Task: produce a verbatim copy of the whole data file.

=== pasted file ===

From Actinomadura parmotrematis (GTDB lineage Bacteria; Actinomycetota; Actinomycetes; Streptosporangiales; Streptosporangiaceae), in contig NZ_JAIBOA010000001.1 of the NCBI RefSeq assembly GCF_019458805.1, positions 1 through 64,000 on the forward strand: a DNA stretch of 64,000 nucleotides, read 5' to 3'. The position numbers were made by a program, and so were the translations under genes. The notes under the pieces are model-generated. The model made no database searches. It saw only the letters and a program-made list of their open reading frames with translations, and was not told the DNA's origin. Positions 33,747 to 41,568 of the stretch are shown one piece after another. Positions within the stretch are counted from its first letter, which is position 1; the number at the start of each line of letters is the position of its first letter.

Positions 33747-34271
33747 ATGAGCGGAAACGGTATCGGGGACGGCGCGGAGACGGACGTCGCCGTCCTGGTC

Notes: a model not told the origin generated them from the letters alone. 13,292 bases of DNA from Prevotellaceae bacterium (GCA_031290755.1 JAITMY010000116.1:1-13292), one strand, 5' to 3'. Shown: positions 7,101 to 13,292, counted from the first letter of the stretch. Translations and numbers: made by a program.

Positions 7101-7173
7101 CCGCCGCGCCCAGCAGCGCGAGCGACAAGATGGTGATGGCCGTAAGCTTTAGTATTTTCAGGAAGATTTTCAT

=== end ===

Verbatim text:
From Actinomadura parmotrematis (GTDB lineage Bacteria; Actinomycetota; Actinomycetes; Streptosporangiales; Streptosporangiaceae), in contig NZ_JAIBOA010000001.1 of the NCBI RefSeq assembly GCF_019458805.1, positions 1 through 64,000 on the forward strand: a DNA stretch of 64,000 nucleotides, read 5' to 3'. The position numbers were made by a program, and so were the translations under genes. The notes under the pieces are model-generated. The model made no database searches. It saw only the letters and a program-made list of their open reading frames with translations, and was not told the DNA's origin. Positions 33,747 to 41,568 of the stretch are shown one piece after another. Positions within the stretch are counted from its first letter, which is position 1; the number at the start of each line of letters is the position of its first letter.

Positions 33747-34271
33747 ATGAGCGGAAACGGTATCGGGGACGGCGCGGAGACGGACGTCGCCGTCCTGGTC

Notes: a model not told the origin generated them from the letters alone. 13,292 bases of DNA from Prevotellaceae bacterium (GCA_031290755.1 JAITMY010000116.1:1-13292), one strand, 5' to 3'. Shown: positions 7,101 to 13,292, counted from the first letter of the stretch. Translations and numbers: made by a program.

Positions 7101-7173
7101 CCGCCGCGCCCAGCAGCGCGAGCGACAAGATGGTGATGGCCGTAAGCTTTAGTATTTTCAGGAAGATTTTCAT